Optimizing Your Network Topology
What does “topology” mean?
The word topology is derived from the Greek word topos which means place, region, or space. The term is used across different sciences and technologies. In the context of replication, the use of the term is closest to the definition of Network Topology: “Network topology is the interconnected pattern of network elements. A network topology may be physical, mapping hardware configuration, or logical, mapping the path that the data must take in order to travel around the network.”
When talking about customers about their data replication project, we often talk about their topology first. In fact, HVR’s Start Page shows common topologies to help them get started with their replication deployment.
Common Replication Topologies
Defining Common Topologies
- One to one. This type of topology is common when customers look to: to offload reporting, to facilitate a system/platform migration with minimal downtime, or to set up a disaster recovery environment.
- One to many. A one-to-many topology is often used to distribute load across multiple identical systems, or, as is becoming more common these days, capture once and deliver to multiple destinations. For example, we see several customers adopting cloud technologies targeting both a file-based data lake using a distributed storage system like S3 or ADLS, as well as a relational database for analytics like Snowflake, Redshift or Azure Data Warehouse.
- Bi-directional. A bi-directional topology is also referred to as active/active, to keep two (or more) systems in sync. This is typical in a geographically distributed setup where the data should always be local to the application, or in a high availability setup.
- Many to one. A many to one is the topology for a data warehouse or data lake consolidation project, with multiple data sources feeding a single destination, or for the use case of multiple distributed systems, typically containing a subset of the data (e.g. local branches), all feeding into a central database.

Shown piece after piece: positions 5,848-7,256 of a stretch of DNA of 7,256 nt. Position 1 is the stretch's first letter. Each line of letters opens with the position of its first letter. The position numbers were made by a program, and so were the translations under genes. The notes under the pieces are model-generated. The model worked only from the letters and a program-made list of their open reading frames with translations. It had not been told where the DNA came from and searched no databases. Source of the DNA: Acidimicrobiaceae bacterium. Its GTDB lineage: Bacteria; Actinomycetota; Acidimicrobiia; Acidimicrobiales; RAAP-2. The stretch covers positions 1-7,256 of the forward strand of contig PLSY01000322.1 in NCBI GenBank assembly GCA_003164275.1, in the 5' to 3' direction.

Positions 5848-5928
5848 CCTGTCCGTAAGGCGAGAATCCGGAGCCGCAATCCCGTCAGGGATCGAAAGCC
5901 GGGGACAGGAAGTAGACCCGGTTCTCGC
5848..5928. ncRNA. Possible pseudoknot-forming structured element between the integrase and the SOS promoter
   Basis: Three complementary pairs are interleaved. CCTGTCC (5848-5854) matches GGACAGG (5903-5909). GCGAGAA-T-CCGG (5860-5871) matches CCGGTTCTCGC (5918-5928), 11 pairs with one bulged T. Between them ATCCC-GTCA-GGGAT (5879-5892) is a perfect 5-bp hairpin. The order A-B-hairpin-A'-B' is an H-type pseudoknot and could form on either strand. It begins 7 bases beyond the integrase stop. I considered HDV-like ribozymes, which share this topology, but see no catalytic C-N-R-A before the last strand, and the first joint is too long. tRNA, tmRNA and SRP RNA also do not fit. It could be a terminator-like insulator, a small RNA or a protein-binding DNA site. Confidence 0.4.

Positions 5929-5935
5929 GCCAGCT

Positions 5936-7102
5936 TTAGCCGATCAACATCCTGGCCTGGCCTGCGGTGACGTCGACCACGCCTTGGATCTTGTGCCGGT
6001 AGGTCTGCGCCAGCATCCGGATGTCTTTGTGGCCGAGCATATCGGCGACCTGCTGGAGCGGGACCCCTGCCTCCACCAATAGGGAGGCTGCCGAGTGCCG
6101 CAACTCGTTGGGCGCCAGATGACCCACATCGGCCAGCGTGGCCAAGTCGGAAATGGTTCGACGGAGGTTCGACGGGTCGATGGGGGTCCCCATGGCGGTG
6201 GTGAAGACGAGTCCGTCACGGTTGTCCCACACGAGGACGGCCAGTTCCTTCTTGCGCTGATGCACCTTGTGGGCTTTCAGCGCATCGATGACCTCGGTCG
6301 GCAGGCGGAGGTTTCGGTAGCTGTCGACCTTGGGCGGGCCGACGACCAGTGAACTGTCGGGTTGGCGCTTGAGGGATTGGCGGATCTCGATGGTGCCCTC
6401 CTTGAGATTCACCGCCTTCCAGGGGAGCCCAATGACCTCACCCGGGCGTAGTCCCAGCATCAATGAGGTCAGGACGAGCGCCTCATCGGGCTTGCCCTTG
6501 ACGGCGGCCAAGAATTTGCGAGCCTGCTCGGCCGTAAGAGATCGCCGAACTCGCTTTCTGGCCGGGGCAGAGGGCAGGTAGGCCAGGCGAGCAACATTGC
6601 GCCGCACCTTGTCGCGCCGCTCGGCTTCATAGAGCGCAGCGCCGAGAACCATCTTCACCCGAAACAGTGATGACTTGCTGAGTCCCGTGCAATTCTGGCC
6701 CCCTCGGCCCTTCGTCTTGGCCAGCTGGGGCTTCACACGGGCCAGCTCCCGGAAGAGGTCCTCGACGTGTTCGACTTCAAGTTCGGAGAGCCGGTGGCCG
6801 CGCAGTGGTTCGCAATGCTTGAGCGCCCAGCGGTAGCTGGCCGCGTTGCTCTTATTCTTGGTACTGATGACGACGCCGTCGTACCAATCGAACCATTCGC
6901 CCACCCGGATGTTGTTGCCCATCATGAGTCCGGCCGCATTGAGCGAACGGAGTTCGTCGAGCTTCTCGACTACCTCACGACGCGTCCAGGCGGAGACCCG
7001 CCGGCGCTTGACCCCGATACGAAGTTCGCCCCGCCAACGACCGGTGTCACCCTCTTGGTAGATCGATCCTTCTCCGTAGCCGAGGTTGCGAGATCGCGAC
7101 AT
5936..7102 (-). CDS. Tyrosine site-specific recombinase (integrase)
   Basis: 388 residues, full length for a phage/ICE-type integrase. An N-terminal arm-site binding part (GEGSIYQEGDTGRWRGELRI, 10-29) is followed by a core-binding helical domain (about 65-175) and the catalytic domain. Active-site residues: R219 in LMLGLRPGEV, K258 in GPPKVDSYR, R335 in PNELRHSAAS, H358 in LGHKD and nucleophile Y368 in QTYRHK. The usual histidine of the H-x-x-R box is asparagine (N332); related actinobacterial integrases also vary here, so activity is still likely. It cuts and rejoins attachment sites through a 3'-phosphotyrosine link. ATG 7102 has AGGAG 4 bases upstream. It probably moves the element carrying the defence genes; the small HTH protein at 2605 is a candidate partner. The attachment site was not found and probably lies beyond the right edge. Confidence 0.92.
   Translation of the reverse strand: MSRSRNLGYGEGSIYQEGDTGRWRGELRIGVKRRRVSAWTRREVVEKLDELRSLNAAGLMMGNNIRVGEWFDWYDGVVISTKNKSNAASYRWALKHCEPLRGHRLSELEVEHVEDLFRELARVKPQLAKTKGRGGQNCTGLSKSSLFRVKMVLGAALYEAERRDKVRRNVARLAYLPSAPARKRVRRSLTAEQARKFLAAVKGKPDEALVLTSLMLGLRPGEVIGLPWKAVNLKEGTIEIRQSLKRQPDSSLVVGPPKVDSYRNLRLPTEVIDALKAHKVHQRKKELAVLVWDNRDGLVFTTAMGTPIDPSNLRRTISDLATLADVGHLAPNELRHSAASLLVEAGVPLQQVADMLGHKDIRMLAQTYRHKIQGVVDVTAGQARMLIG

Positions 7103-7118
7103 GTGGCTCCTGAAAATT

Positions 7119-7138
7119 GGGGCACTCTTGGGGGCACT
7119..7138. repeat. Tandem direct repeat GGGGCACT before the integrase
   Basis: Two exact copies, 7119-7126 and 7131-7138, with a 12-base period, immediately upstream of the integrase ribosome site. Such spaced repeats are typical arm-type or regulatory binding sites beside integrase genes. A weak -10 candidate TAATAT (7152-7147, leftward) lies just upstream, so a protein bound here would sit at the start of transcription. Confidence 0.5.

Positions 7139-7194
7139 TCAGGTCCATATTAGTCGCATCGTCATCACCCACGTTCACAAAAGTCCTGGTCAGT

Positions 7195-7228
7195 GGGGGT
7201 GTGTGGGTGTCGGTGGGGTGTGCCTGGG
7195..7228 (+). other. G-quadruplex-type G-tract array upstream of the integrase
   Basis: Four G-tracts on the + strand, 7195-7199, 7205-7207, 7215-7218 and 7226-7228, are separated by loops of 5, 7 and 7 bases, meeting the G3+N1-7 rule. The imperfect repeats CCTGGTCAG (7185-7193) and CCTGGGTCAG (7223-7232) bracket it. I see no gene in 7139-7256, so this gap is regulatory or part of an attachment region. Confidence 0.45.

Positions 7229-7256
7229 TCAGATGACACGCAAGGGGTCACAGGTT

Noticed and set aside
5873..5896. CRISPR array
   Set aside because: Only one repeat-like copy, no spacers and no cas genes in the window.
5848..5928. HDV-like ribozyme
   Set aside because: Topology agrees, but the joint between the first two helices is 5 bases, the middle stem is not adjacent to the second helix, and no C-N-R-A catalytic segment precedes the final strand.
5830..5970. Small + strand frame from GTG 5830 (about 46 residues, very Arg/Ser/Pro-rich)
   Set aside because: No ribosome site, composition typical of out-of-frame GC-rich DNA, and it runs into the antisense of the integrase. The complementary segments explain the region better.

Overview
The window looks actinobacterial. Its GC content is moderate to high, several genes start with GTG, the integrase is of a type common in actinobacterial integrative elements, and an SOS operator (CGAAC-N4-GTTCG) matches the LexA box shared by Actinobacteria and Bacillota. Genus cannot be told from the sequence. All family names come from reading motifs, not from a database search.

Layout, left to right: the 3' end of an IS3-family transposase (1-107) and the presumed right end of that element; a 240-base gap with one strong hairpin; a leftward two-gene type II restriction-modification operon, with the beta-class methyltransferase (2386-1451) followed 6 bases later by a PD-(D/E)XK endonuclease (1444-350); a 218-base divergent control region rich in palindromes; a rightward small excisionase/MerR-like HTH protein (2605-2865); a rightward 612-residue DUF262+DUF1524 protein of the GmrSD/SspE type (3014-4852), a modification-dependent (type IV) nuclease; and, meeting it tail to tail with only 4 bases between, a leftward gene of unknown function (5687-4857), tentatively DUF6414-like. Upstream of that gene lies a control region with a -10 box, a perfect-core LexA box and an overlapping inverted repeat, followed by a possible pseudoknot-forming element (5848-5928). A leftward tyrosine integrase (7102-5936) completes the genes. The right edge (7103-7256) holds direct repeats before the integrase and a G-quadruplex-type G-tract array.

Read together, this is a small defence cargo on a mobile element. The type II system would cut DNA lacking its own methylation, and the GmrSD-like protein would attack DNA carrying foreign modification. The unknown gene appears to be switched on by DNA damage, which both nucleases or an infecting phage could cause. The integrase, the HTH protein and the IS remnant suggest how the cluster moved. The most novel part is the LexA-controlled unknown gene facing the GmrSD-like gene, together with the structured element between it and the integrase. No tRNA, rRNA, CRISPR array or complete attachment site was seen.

In practice we see many HVR customers take advantage of the real-time replication benefits the technology offers for multiple projects, with some standardizing on HVR for all organization-wide real-time data replication projects. For scenarios like these, what is the ultimate topology?
HVR now enables customers to answer that question. With Version 5.6 on, HVR customers can see their topology chart enabling them to visualize all data flows (in HVR terminology, Channels) in a single overview. This overview provides as much information on a single screen as the topology chart provides, including:
- Direction of the data flows indicated with arrows, but also with optional animation.
- A relative indication of data flow volume by means of the thickness of the lines, with a wider line indicating higher volumes.
- A relative indication for the number of tables included in the replication at an endpoint or location. A larger circle indicates more tables.
- Replication down is indicated by a grey line. Because replication is divided in capture and integration replication may only be down for one side of the data flow.
- A relative indication of latency, with a darker shade indicating higher observed latency.
- Whether a latency threshold was exceeded on a data flow, color-coded in red, currently using a configurable threshold indicator.
The context for the topology is a hub, the installation of HVR that controls the replication. Distributed agents perform the bulk of the hard work, a single hub can easily control dozens of data flows.
The topology chart is interactive. Select the data flow you would like to inspect to see arrows pop up on the flow to highlight current state of the replication. The topology charts are also a good starting point into other parts of Insights, namely the statistics or the events (using the buttons on the vertical bar on the left).
Of course, with the topology charts running in a browser, the display is entirely driven by REST calls. At present, the topology chart can only be retrieved on a machine that runs the HVR GUI. This will change in an upcoming HVR release when a standalone web server will become part of the product, and more of the user interaction will be browser-based.
Topology is a feature unique to HVR. I am starting to recognize a customer’s deployment by simply seeing the chart. It is the best way to get a quick overview of data replication in a hub. Wonder what your topology looks like? Contact us for a demo.
Mark Van de Wiel is the CTO for HVR. He has a strong background in data replication as well as real-time Business Intelligence and analytics.